In August 2017, it was reported that 1,200 mining workers that work at the mines adjacent to the Yunus Emre power plant had not received salary for the last three months. “They could not bring bread to their homes.” The workers wanted to remain anonymous in giving comments and mentioned how they “work 300 meters below the ground” with no salary. Workers also sent letters to SDIF on August 19, 2017, with around 400 signatures that asked for their salaries to “spend a happy holiday” with their families. The company in charge, Naksan Holding, and the Savings Deposit Insurance Fund (TMSF), responded that “payment will be made in the coming days.”[28]

In 2017, Önder Algedik published a “Coal and Climate Change 2017 report,” which discussed how coal plants, like the Yunus Emre power plant, may cause “more irreparable damages” to Turkey in the future.[29]

By January 2018, 1,200 workers at the Yunus Emre power plant went on strike because they had not received their salaries for the last 3.5 months. The workers said they would “continue the strike until they got their money.”[30] Multiple Turkish cities and towns had made applications for information about coal plant projects and their environmental impact, including the Yunus Emre plant.[31]

In February 2019, the Air Pollution & Climate Secretariat (AirClim) published a report by Fredrik Lundberg, an energy policy specialist in Sweden. He urged for the stop of production of coal power plants, including the Yunus Emre power plant.[32]

Articles and Resources


  1. Power Plant, Adularya Elektrik website, accessed May 2014.
  2. Yunus Emre Termik Santrali, Kara Atlas, accessed May 2014.
  3. 3.0 3.1 2x 145MW „Yunus Emre“ Fluid Power Plant, Vitkovice Power document, accessed May 2014.
  4. 4.0 4.1 Yunus Emre Termik Santrali için imzalar atıldı, Milliyet, Aug. 3, 2010.
  5. Agreement signed for power station in Eskişehir, Hürriyet Daily News, Aug. 3, 2010.
  6. Mihalıççık'taki dev santral işçisini ve ihtiyaçlarını Bepyazarı'ndan alıyor, 2 Eylül, June 22, 2012.
  7. Integrated ICE solution for thermal power plant in Turkey, ABB press release, May 27, 2013.
  8. "Lack of transparency hindering Czech export agency," Bankwatch, Feb 15, 2017
  9. "HN: Turkish coup attempt could lead to CZK 12 billion loss for CR," Radio Czech, 27-07-2016
  10. "Local head of Turkey’s ruling AKP appointed as trustee for 7 seized companies in Gaziantep," Stockholm Center for Freedom, March 16, 2018
  11. Türkiye linyit üretiminde dünyada 4’üncü Avrupa’da 2’nci, Evrensel, Dec. 12, 2018
  12. "Dostavba turecké elektrárny Adularya se vleče od roku 2010," tzbinfo, Jan 9, 2018
  13. "Adularya direnişçilerinden diğer ocaklardaki maden işçilerine: 'Biz bir zincirin parçaları gibiyiz, birlik olalım'," Umutsen, Jan 22, 2018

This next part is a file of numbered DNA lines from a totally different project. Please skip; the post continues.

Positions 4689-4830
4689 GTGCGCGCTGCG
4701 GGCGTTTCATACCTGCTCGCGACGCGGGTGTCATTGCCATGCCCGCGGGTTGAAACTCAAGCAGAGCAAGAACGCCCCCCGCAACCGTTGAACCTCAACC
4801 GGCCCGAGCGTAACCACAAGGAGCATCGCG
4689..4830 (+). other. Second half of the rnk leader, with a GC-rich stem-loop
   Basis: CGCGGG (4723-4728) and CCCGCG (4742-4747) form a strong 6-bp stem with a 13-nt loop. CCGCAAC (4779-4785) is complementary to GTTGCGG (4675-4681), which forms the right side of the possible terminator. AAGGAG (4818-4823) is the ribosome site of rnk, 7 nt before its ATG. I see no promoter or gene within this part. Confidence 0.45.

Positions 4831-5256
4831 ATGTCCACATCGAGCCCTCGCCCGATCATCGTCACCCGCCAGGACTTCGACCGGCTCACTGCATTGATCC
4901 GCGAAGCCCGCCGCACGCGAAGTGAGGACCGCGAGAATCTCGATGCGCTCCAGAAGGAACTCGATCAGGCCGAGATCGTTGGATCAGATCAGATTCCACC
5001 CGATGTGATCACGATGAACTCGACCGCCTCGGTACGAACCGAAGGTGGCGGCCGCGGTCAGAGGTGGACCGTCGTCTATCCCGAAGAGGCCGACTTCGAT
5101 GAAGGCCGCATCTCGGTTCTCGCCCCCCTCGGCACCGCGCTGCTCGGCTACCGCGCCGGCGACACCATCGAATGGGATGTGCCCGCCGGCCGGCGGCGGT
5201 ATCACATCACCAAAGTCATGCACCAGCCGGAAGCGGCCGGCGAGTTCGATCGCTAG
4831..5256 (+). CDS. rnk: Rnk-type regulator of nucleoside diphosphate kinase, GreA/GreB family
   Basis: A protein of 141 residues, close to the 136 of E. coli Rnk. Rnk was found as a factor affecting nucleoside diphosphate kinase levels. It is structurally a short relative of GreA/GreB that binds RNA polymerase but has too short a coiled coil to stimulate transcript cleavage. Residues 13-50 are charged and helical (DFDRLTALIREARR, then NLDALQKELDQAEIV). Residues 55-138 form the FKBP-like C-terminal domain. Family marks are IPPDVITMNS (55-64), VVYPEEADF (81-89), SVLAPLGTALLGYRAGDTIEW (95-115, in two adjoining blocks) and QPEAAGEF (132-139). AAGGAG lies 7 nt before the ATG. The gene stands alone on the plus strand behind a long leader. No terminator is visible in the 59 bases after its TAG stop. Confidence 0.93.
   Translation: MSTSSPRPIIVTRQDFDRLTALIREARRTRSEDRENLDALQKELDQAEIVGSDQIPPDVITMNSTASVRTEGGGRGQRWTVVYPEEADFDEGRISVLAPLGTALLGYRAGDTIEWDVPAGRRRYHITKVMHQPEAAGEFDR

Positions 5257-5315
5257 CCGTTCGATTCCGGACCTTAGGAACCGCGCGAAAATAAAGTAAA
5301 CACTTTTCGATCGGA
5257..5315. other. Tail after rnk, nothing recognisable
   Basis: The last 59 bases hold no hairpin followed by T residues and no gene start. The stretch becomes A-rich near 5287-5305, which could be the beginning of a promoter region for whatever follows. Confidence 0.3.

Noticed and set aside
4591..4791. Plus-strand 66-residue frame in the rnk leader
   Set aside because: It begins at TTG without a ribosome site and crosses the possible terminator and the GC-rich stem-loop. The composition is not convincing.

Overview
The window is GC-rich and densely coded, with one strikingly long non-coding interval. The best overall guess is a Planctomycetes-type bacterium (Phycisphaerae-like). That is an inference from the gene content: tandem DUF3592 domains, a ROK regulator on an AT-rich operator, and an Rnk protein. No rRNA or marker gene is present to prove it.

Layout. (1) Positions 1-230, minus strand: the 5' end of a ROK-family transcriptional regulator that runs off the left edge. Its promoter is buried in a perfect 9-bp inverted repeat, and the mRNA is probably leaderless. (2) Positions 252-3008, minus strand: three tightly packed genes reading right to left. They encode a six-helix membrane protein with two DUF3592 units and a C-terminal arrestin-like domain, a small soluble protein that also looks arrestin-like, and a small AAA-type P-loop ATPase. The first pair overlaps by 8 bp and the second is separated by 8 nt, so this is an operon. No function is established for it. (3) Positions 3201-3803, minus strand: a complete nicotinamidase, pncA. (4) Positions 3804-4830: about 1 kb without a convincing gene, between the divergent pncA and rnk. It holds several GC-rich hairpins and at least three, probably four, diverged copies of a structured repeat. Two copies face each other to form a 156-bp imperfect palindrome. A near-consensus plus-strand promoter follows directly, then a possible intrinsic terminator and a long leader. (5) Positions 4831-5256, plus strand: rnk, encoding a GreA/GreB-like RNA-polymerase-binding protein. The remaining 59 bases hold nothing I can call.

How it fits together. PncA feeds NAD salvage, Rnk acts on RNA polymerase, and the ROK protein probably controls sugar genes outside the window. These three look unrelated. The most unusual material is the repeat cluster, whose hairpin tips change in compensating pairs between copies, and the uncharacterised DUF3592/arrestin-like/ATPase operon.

14. "TMSF'DEN, FETÖ şirketi mağdurlarına iyi haber", 9 May 2018
  15. Yunus Emre Thermal Power Plant is on sale, Sabah, Jan. 8, 2019
  16. Yunus Emre Termik Santrali, 1.1 milyar liraya satışa çıkıyor, Ahaber, May 30, 2019
  17. Çeklerin Finanse Ettiği Yunus Emre Termik Santrali Yine Satılamadı, Turkish Ministry of Customs and Trade, Aug. 22, 2019
  18. EÜ/1698-3/1234, EMRA, December 2019
  19. List of active coal fired power stations in Turkey, Wikipedia, accessed January 2020
  20. EÜ/1698-3/1234, EMRA, May 2020
  21. List of active coal fired power stations in Turkey, Wikipedia, accessed May 2020
  22. Communication with CAN Europe, June 2020
  23. Funda Gacal, Anne Stauffer (January 2021) Chronic coal pollution Turkey: The health burden caused by coal power in Turkey and how to stop the coal addiction . Health and Environment Alliance, 23. Report.
  24. Česká exportní banka v tichosti prodala úvěr na zfušovanou elektrárnu v Turecku. Se ztrátou 9 miliard, Ekonomicky Denik, March 2, 2022
  25. Communication with CAN Europe, July 2022
  26. Yunus Emre Termik Santrali Yeniden Devrede!, Yeralti Haber, May 23, 2023
  27. "Czech Export Bank finances Turkish IPP | News | IJGlobal". Retrieved 2020-12-07.
  28. “Mining workers who haven’t been paid for months”, Fetih Media, Translated by Google, August 20, 2017.
  29. “Coal and Climate Change 2017 Report”, Önder Algedik, Translated by Google December 9, 2017.
  30. “Workers who could not get their salaries started to strike in Eskisehir”, Birgün, January 17, 2018.
  31. “Response to 56 Applications to Obtain Information from MoEU”, Ecology Collective, Translated by Google, April 9, 2018.
  32. “Phasing out coal in Europe by 2025”, AirClim, Feburary 2019.

Additional data

To access additional data, including an interactive map of coal-fired power stations, a downloadable dataset, and summary data, please visit the Global Coal Plant Tracker on the Global Energy Monitor website.